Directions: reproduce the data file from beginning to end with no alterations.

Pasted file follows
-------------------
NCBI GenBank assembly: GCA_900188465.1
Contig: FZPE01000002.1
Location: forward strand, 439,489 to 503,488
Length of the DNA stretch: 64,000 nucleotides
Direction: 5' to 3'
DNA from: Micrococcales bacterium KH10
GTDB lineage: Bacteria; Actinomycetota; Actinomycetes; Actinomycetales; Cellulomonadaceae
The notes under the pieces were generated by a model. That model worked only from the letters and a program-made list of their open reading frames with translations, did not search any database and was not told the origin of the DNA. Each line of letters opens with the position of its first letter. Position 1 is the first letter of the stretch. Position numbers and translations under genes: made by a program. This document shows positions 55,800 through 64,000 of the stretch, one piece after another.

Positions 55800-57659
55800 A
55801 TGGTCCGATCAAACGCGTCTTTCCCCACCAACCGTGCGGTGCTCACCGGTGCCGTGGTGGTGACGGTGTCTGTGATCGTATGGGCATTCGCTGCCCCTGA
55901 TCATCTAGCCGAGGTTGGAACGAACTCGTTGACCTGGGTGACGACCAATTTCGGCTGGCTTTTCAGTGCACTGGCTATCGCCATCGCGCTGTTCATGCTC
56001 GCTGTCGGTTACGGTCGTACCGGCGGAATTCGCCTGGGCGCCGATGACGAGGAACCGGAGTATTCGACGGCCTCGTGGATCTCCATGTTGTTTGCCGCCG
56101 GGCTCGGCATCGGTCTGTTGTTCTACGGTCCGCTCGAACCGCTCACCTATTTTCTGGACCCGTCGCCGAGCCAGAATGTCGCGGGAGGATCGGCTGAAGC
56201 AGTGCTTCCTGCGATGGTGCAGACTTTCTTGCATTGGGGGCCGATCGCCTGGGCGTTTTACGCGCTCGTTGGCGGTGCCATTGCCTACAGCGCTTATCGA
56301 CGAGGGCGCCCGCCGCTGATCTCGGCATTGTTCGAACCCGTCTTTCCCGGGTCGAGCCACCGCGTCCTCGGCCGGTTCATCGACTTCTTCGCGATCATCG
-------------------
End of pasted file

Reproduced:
NCBI GenBank assembly: GCA_900188465.1
Contig: FZPE01000002.1
Location: forward strand, 439,489 to 503,488
Length of the DNA stretch: 64,000 nucleotides
Direction: 5' to 3'
DNA from: Micrococcales bacterium KH10
GTDB lineage: Bacteria; Actinomycetota; Actinomycetes; Actinomycetales; Cellulomonadaceae
The notes under the pieces were generated by a model. That model worked only from the letters and a program-made list of their open reading frames with translations, did not search any database and was not told the origin of the DNA. Each line of letters opens with the position of its first letter. Position 1 is the first letter of the stretch. Position numbers and translations under genes: made by a program. This document shows positions 55,800 through 64,000 of the stretch, one piece after another.

Positions 55800-57659
55800 A
55801 TGGTCCGATCAAACGCGTCTTTCCCCACCAACCGTGCGGTGCTCACCGGTGCCGTGGTGGTGACGGTGTCTGTGATCGTATGGGCATTCGCTGCCCCTGA
55901 TCATCTAGCCGAGGTTGGAACGAACTCGTTGACCTGGGTGACGACCAATTTCGGCTGGCTTTTCAGTGCACTGGCTATCGCCATCGCGCTGTTCATGCTC
56001 GCTGTCGGTTACGGTCGTACCGGCGGAATTCGCCTGGGCGCCGATGACGAGGAACCGGAGTATTCGACGGCCTCGTGGATCTCCATGTTGTTTGCCGCCG
56101 GGCTCGGCATCGGTCTGTTGTTCTACGGTCCGCTCGAACCGCTCACCTATTTTCTGGACCCGTCGCCGAGCCAGAATGTCGCGGGAGGATCGGCTGAAGC
56201 AGTGCTTCCTGCGATGGTGCAGACTTTCTTGCATTGGGGGCCGATCGCCTGGGCGTTTTACGCGCTCGTTGGCGGTGCCATTGCCTACAGCGCTTATCGA
56301 CGAGGGCGCCCGCCGCTGATCTCGGCATTGTTCGAACCCGTCTTTCCCGGGTCGAGCCACCGCGTCCTCGGCCGGTTCATCGACTTCTTCGCGATCATCG